My grandmother, Rubanner Fletcher Dukes, died at the age of 80 on 23 May 1969 at the home of her daughter who lived next door to her in Jacksonville, Florida. She had fought cancer of the jaw and cheek for three years. Despite disfigurement from surgery, she maintained her sweet spirit, her smile, and her uncomplaining attitude those last three years of her life.
I consider her a very strong and remarkable woman and am grateful to have her as one of my ancestors. From the time of her marriage, she worked at chores that all farmers’ wives did back at the turn of the twentieth century. After thirty years of that lifestyle, she made an abrupt change and moved to the big city. I suppose with farming in her blood, she might have decided to take the knowledge she had and continue to work the soil by growing beautiful plants and flowers in her yard. Perhaps you should read what her daughter wrote about her.
“Rubanner worked hard growing gardens to feed her large family and helping in the field. She was lovingly called ‘Banner’ by her brothers and sisters. As a Christian lady she was quiet spoken, an humble person, willing to help when she could. She bore eleven children. Her hands were never idle. She would quilt, tat, crochet, and do embroidery work as well as sew. Potted plants were her pleasure, getting cuttings from friends and making them grow beautifully. She liked all kinds of flowers and plants. Even in her last years she had small kumquat trees bearing fruit and enjoyed seeing the grandchildren pick and eat them.”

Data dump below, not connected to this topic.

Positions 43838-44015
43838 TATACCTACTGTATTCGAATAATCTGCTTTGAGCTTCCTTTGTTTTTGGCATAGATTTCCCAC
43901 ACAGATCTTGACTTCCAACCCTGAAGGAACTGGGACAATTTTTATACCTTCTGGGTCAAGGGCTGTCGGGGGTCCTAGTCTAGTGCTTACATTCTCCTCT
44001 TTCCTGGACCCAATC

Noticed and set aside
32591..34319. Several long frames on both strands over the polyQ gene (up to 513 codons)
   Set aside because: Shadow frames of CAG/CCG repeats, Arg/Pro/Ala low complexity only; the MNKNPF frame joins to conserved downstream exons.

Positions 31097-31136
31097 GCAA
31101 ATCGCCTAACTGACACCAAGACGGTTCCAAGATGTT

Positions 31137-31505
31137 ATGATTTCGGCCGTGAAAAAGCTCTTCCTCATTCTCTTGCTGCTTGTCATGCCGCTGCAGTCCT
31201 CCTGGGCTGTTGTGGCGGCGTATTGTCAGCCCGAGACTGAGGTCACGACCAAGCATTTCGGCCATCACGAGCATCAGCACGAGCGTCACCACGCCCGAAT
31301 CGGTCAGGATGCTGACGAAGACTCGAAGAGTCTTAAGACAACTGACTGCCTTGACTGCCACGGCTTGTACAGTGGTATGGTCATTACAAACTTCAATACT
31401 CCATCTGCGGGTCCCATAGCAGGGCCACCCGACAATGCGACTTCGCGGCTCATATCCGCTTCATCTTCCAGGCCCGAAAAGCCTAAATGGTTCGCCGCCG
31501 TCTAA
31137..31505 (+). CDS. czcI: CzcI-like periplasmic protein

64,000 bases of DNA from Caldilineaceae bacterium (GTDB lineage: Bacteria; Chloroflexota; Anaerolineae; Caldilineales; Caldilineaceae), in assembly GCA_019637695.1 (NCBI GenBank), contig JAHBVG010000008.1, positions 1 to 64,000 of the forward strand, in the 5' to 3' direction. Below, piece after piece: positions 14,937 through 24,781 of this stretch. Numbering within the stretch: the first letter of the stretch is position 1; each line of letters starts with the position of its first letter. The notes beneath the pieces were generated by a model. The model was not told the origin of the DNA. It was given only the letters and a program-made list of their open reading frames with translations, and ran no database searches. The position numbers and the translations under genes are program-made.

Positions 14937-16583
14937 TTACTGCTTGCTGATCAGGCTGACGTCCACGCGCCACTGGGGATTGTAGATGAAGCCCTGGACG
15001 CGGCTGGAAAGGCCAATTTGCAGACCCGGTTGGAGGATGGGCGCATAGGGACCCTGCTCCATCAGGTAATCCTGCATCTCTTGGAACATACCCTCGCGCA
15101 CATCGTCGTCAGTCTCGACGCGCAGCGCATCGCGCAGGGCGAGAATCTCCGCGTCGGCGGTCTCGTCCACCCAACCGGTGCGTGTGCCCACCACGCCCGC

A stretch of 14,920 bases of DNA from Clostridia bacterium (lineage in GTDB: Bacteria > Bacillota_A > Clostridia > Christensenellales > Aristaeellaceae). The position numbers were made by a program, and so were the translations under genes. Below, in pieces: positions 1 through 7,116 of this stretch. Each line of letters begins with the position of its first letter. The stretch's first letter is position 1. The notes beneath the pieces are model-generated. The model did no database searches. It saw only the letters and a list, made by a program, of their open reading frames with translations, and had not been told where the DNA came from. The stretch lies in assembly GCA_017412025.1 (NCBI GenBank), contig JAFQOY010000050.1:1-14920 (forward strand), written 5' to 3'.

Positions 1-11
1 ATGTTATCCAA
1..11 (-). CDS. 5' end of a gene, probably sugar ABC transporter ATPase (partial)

I have blogged about my grandmother in a previous post which you can read at Valentine Birthday.
 Damato, Ray and Audrey Dukes Damato. As Much As We Know … About the Fletchers and the Lees. Self published, 1995. Print.